Their total value is hard to pin down, but peanuts clearly aren't "just peanuts" in Georgia. One University of Georgia economist figures peanuts add $1.1 billion to the economy in direct income, related jobs and other jobs, services and economic activity.
What will happen to those dollars if federal peanut programs dry up?
"There are all kinds of debate about where (peanut) prices could go if the programs are discontinued," said Don Shurley, an economist with the UGA College of Agricultural and Environmental Sciences.
"With the fluctuation of peanut prices, we're sure we'll see a lot of effect on the economy," Shurley said. "But until it happens, no one can predict the dollar effect on the state."
In 1997, peanuts were the second-largest cash crop on Georgia farms, totaling $361 million in farmer income. Only cotton provided more economic punch to the state.
Shurley said scrapping the peanut program would almost certainly lower peanut prices to farmers. Some peanut production, he said, could leave the state.
"Assuming the quota system and price supports disappeared, crop prices could drop about 20 percent," he said. "That could reduce farm income from peanuts by $60 million and have a $180 million effect on the economy."
Farm land values and local tax bases would be hard-hit, too, he said. The quota system, he explained, is tied to the farm where the peanuts are grown. "Loss of the quota allotment could mean a $400 million decline in land values," he said.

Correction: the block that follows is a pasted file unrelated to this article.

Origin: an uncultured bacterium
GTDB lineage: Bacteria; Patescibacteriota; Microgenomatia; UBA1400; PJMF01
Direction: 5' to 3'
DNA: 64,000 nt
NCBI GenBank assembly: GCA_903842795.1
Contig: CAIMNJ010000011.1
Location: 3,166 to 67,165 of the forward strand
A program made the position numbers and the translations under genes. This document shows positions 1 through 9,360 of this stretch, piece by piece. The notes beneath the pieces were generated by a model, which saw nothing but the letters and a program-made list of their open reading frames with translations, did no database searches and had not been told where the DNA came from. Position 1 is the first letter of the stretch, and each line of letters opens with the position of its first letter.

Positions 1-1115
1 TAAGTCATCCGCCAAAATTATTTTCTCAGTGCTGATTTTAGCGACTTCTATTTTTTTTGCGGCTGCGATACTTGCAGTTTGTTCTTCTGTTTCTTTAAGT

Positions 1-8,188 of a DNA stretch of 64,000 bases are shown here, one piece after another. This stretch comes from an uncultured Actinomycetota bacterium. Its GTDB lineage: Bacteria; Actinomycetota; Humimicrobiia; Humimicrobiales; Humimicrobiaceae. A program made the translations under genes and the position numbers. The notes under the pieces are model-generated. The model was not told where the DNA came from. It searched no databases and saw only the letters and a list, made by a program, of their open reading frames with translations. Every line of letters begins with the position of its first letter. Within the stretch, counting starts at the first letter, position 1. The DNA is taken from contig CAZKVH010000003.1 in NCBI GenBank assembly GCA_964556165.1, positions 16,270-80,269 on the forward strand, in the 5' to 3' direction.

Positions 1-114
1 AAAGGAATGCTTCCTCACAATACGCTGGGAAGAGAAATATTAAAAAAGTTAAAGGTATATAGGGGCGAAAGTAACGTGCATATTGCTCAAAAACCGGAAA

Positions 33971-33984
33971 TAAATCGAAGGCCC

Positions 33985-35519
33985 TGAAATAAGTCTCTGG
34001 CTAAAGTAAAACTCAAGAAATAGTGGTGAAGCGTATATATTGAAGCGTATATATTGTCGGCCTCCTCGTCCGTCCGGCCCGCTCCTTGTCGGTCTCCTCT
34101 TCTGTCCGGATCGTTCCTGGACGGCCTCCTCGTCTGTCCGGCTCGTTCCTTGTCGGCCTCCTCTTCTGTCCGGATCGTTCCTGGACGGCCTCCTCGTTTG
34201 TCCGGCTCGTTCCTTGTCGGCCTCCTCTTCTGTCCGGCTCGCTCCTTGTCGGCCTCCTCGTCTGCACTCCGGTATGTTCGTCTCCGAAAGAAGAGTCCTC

But with recent consumption increases, the situation looks a bit brighter for Georgia farmers. U.S. consumption increased in 1996 for the first time in five years.
Americans ate 7.5 percent more peanut butter, Shurley said. Peanut butter accounts for about half of all peanut use. That's especially good news for Georgia farmers. Their crop is more than 95 percent Runner varieties - the kinds that make the best peanut butter.
Farmers are looking for another 3 percent increase in their quota for the 1998 growing season, Shurley said. The quota rose by 3 percent last year, too.
"Each 1 percent increase in quota and consumption raises farm income in Georgia by $3 million and has a $9 million economic impact on the state," Shurley said.
Georgia farmers grow about 41 percent of all U.S. quota peanuts. The available U.S. quota this year totals 1.17 million tons. The state's farmers expect to grow 479,700 tons of those peanuts.